So if we add social insurance taxes, since they are a tax, to personal income taxes, and compare the total amount of taxes paid in the 1950s to the present, are taxes still lower today? Well, per the chart below, the average amount of combined social insurance and personal taxes paid in the 1950s was 9.7% of GDP, versus an average of 14.3% for the decade ending in 2010. So it turns out that the total amount of taxes the federal government collects from us today are 47.4% more than in the 1950s. This might explain why many of us feel as though we are taxed enough already. But how would we know without first checking the facts? What is clear, without question, is that taxes are a heck of a lot lower today, than they were when they reached a record 17% of GDP in the year 2000. Also of note is the fact that government spending only represented 18.8% of GDP in the year 2000, or about the same as it was in 1969, versus a disgraceful 25.5% in 2010.
The Point: The fact that we are paying 6.2% in Social Security taxes on the first $108,600 of earnings today, whereas the rate was only 2.5% of the first $4,800 in 1959; and that we are paying an additional 1.45% in Medicare taxes on an unlimited amount of earnings today, whereas the tax did not exist in the 1950s; means that the amount of taxes paid by individuals, as a percentage of GDP, is much greater today than it was for those living and working in the 1950s. In fact, the total amount of taxes Americans pay today is at least 47.4% greater than it was in the 1950s. It’s also interesting to note that the amount of taxes paid in 2010 was exactly the same, as a percentage of GDP, as paid by those who lived and worked in 1970 (see the chart above, data here). So what’s the bottom line?
The bottom line: If Obama wants to go back to the 1950s, let’s go. But it’s not going to work unless government spending follows suit. So cut government spending from 25.5% of GDP, back down to 16.4%, and you’ve got a deal. But I’m afraid that short of passing the Monetary Reform Act, the next step forward is another shellacking. But that’s a given. America lacks leadership. Either you’re hot, lukewarm or cold, but attempting to divert attention away from the real problem, excessive government spending, towards some make-believe injustice since the 1950s, is so far from the mark that it’s almost incomprehensible. As I see it, there are two problems with Obama’s sound bite. First of all, 51% of the current American workforce doesn’t pay any income taxes at all (i.e. not paying their fair share). Secondly, the injustice du jour lies not in the amount of taxes being collected, but rather in the amount of money the federal government is squandering. It would appear that with Obama, all roads lead to Athens, or is it Rome?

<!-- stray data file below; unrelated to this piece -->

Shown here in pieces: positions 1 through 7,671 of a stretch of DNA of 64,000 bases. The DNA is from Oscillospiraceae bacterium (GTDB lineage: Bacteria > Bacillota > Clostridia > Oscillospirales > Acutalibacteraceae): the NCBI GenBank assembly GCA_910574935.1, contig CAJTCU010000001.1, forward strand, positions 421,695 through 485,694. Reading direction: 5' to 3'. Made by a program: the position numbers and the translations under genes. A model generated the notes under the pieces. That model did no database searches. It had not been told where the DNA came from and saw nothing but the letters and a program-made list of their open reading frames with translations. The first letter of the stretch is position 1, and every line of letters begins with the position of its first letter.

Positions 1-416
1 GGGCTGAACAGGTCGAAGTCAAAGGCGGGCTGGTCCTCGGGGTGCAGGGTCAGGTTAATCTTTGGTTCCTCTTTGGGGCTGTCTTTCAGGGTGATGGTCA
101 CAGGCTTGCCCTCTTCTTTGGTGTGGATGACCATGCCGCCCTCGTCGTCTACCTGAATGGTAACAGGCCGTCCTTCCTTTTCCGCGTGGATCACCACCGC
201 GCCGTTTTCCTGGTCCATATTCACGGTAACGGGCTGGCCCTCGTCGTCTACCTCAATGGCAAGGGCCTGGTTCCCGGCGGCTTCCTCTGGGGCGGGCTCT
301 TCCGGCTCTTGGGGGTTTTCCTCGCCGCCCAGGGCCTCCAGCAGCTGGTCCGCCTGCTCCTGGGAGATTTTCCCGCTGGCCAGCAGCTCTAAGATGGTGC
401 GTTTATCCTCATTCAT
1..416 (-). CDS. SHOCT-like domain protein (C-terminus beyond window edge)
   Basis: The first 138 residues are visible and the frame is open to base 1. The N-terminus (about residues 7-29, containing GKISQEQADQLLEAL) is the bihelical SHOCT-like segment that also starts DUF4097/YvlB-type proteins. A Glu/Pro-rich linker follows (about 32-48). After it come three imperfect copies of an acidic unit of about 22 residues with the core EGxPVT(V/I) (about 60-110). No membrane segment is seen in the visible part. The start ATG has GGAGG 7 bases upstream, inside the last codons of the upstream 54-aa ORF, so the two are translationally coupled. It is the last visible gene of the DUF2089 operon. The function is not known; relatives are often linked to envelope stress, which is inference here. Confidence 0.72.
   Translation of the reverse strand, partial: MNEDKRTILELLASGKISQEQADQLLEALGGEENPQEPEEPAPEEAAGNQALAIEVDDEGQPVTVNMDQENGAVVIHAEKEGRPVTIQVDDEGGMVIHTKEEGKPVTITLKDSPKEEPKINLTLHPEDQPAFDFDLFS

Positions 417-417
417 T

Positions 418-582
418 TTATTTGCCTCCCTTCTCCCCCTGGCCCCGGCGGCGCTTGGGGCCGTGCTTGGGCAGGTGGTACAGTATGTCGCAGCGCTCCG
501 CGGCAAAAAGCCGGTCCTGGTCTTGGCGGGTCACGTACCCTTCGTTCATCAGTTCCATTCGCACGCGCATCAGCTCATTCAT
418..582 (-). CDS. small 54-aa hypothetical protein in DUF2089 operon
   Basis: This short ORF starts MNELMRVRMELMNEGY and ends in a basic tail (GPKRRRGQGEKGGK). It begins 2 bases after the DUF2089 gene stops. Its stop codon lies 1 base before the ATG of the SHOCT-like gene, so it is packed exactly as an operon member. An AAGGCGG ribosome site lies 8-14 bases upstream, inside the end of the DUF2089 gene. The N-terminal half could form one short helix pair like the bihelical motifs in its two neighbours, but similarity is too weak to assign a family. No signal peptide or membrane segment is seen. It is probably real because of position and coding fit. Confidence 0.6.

“It is a paradoxical truth that tax rates are too high and tax revenues are too low and the soundest way to raise the revenues in the long run is to cut the rates now … Cutting taxes now is not to incur a budget deficit, but to achieve the more prosperous, expanding economy which can bring a budget surplus.” ~John F. Kennedy, Nov. 20, 1962, president’s news conference